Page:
A modern sideshow (kind of)

Last weekend I went to the circus in the 1930s. I’m clever like that. I had heard that the Roundhouse theatre was having a ‘Circusfest‘ during a previous London jaunt, and when I saw an ad for Professor Vanessa’s Wondershow – where the main stage would be transformed into a travelling circus on a village green – I got a ticket before asking if anyone else was free. I’m always assured of good conversation when I’m alone anyway.

So…after skipping around Brick Lane and Camden Lock, where the colourful clothes live, I found myself in the theatre main space breathing in the sickly smell of candyfloss and popcorn. On the way in I passed penny arcades and lurid posters, and was greeted with a row of tents lining the perimeter. I was excited!

In the middle of the floor was a small stage and here I watched a French, juggling tight-rope walker (I nearly proposed marriage there and then), a girl hula hooping with fire, aero-rope girls up above and… giant wasp taming. Everyone was free to wander and visit whichever tent they wanted, though its a lot to get through in only two hours.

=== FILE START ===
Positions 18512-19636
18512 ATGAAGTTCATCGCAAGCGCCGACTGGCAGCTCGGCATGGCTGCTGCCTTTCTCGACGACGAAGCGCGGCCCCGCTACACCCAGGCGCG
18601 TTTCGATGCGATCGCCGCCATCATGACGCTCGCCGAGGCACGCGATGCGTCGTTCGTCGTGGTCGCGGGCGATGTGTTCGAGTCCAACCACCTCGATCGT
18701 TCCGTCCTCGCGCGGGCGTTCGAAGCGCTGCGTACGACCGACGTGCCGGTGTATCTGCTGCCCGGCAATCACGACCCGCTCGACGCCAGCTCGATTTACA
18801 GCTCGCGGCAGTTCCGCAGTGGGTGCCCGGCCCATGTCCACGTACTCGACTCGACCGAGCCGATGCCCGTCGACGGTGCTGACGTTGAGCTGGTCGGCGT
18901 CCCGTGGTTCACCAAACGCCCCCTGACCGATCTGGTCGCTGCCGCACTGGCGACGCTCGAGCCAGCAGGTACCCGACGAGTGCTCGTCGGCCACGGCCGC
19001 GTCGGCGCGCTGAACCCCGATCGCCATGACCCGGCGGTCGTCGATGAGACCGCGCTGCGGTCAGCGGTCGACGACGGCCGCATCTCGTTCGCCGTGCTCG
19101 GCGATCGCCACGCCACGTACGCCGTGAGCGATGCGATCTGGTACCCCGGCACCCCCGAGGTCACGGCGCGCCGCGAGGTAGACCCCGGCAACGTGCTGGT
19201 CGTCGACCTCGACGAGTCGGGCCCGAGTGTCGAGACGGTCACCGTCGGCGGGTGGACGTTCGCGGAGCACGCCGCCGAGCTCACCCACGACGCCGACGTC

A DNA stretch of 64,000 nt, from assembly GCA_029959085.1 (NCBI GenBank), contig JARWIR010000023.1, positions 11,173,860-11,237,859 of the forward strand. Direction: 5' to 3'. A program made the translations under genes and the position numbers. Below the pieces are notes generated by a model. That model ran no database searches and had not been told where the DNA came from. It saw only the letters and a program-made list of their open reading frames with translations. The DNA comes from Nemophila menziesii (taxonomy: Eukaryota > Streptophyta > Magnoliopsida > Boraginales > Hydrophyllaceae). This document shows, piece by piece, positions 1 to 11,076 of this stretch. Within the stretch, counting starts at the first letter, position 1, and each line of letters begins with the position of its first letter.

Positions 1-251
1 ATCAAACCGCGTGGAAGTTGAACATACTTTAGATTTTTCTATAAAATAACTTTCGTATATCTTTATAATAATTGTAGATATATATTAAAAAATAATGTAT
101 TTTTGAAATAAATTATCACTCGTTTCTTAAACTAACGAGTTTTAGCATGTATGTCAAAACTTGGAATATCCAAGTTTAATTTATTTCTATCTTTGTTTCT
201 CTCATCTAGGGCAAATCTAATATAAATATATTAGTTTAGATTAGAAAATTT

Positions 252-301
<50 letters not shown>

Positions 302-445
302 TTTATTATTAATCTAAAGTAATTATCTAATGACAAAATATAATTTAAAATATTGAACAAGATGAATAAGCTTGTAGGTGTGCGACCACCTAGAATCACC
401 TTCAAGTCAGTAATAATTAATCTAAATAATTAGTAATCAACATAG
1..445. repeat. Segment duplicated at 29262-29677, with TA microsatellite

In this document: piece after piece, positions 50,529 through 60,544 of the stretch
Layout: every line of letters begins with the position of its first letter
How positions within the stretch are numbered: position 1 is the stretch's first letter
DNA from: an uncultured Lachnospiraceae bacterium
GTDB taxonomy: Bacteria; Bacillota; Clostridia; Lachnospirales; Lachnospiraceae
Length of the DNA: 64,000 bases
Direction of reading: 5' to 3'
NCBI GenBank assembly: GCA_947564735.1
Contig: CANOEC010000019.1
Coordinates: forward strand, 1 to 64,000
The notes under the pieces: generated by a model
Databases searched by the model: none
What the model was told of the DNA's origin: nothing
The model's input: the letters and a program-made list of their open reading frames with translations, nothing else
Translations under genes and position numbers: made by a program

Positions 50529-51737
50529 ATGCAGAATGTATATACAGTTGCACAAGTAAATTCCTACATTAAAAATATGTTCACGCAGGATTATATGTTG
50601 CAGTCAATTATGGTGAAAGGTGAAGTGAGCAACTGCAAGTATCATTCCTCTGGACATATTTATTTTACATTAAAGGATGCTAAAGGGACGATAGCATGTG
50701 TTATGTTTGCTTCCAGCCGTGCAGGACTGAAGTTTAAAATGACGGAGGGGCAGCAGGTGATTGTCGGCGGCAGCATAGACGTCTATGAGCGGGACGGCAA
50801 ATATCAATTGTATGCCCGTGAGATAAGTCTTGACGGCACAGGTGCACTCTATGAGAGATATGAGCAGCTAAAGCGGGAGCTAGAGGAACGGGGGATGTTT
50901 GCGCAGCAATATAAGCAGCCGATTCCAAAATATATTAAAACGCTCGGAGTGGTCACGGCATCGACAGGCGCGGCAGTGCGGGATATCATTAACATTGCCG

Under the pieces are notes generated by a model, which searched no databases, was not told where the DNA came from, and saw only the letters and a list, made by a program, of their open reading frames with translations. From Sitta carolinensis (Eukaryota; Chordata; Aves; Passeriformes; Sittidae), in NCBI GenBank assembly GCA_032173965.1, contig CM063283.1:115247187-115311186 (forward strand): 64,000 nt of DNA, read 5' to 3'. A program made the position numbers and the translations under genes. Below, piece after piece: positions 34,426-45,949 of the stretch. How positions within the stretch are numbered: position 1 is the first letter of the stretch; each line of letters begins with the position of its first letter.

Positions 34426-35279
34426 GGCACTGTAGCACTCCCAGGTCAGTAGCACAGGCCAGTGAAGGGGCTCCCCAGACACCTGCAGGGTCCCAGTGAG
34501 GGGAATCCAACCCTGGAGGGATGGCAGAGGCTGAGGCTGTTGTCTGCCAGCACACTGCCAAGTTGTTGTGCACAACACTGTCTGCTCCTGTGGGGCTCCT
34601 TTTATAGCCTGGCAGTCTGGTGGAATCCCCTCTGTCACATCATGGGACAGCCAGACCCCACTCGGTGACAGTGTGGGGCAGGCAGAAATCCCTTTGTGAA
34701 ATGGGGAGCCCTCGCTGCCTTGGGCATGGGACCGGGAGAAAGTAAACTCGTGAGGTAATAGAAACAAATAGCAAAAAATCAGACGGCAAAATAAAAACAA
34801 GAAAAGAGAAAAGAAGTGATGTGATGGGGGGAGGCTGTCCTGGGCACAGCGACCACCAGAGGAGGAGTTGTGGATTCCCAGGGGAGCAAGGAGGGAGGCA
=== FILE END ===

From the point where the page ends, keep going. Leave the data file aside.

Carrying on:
Though I was at first concerned I would be having a ‘genuine’ sideshow experience (blockheads etc I love, but I’m really not sure about ogling a disabled person), I was quickly reassured that most acts were a mirror show. For example, ‘the Mummy’ featured a woman in Egyptian regalia transform into a centuries old mummy ” before our very eyes,” before she chased us out of the tent. Another showed early film clips and, being such a fan, it meant a lot to see them how they would have been at the very start of the twentieth century.

It was good fun; the tent shows were surreal entertainment and some of the stage acts in the middle were beautiful to watch. I always like a trip to the circus and if there are any French, tightrope walking jugglers out there come and find me.

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